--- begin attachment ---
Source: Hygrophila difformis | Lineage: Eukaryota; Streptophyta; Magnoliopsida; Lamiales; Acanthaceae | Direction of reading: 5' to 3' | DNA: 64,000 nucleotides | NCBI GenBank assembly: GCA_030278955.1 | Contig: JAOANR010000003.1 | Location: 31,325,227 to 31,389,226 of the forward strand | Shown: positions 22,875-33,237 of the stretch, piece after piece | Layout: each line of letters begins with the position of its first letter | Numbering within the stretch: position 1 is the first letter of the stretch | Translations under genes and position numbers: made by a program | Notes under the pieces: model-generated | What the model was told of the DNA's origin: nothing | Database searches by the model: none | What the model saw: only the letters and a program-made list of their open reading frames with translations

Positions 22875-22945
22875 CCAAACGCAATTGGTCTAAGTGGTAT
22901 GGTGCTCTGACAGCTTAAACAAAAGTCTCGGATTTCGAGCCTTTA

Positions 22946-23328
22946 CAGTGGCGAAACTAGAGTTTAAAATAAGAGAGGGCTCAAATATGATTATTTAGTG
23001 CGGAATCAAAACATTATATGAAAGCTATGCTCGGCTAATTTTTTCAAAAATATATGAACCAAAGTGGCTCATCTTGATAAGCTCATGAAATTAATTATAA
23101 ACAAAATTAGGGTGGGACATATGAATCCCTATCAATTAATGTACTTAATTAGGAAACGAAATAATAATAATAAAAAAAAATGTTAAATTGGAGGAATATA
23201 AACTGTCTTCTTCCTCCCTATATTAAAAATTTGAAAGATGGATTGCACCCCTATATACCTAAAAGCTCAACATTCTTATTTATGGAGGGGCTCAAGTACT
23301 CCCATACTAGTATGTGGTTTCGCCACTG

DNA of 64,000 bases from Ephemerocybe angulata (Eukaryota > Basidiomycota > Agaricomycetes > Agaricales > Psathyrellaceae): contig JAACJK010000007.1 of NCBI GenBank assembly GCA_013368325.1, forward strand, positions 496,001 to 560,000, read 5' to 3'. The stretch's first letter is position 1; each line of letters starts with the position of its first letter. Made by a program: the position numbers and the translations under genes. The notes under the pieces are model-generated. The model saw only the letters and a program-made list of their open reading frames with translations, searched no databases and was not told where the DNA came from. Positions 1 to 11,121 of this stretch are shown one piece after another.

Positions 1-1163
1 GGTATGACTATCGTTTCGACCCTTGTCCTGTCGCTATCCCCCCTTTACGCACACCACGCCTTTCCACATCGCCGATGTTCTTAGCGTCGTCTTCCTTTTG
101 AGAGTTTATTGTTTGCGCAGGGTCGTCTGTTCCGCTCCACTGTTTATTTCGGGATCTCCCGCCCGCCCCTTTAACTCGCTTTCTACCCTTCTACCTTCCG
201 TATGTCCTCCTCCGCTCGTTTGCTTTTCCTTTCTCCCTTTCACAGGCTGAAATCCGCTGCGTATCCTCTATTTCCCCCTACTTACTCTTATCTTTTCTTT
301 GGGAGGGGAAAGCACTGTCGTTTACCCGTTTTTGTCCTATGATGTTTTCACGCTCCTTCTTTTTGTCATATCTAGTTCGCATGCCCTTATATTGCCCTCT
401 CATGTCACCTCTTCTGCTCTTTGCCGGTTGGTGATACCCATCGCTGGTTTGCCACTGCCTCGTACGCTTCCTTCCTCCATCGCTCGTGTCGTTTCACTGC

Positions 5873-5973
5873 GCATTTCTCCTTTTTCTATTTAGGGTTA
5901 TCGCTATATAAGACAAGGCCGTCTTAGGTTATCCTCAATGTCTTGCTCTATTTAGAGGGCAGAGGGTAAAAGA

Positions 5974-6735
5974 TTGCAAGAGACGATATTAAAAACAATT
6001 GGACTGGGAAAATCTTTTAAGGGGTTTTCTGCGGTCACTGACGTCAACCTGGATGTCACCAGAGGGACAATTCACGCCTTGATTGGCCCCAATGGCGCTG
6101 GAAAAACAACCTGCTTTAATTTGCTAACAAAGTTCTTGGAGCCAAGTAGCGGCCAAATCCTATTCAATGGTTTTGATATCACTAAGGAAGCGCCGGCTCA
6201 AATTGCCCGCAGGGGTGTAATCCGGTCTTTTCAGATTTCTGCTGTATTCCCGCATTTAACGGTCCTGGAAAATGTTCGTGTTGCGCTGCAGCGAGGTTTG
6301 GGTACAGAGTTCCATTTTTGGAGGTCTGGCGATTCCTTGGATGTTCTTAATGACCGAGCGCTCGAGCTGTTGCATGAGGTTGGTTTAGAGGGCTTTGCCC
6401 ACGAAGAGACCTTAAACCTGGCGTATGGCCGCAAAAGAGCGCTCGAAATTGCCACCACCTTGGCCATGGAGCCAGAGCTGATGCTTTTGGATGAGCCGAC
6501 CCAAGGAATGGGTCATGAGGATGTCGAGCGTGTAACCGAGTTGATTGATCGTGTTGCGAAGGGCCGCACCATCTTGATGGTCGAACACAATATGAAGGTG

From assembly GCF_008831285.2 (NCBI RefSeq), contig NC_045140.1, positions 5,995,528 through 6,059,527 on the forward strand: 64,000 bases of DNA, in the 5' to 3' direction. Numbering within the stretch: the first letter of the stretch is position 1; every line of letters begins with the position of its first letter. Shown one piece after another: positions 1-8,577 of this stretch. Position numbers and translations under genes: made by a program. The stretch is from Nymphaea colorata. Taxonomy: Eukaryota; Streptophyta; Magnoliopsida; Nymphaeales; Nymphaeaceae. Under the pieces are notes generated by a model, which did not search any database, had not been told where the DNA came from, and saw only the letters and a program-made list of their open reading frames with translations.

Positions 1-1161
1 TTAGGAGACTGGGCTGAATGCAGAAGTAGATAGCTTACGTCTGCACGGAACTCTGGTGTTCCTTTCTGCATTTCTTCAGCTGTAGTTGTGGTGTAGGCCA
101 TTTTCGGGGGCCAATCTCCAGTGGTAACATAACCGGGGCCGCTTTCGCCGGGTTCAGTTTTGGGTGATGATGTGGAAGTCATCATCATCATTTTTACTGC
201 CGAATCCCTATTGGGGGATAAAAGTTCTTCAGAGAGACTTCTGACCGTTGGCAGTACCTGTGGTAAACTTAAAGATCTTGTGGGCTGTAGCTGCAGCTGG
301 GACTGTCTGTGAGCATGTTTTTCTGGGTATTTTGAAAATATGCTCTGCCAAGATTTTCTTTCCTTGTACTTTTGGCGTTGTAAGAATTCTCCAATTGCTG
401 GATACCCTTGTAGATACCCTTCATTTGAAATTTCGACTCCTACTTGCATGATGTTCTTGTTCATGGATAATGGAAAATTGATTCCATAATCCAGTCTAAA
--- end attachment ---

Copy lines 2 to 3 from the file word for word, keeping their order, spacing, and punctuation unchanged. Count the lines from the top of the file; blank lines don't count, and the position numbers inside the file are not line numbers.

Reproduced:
Positions 22875-22945
22875 CCAAACGCAATTGGTCTAAGTGGTAT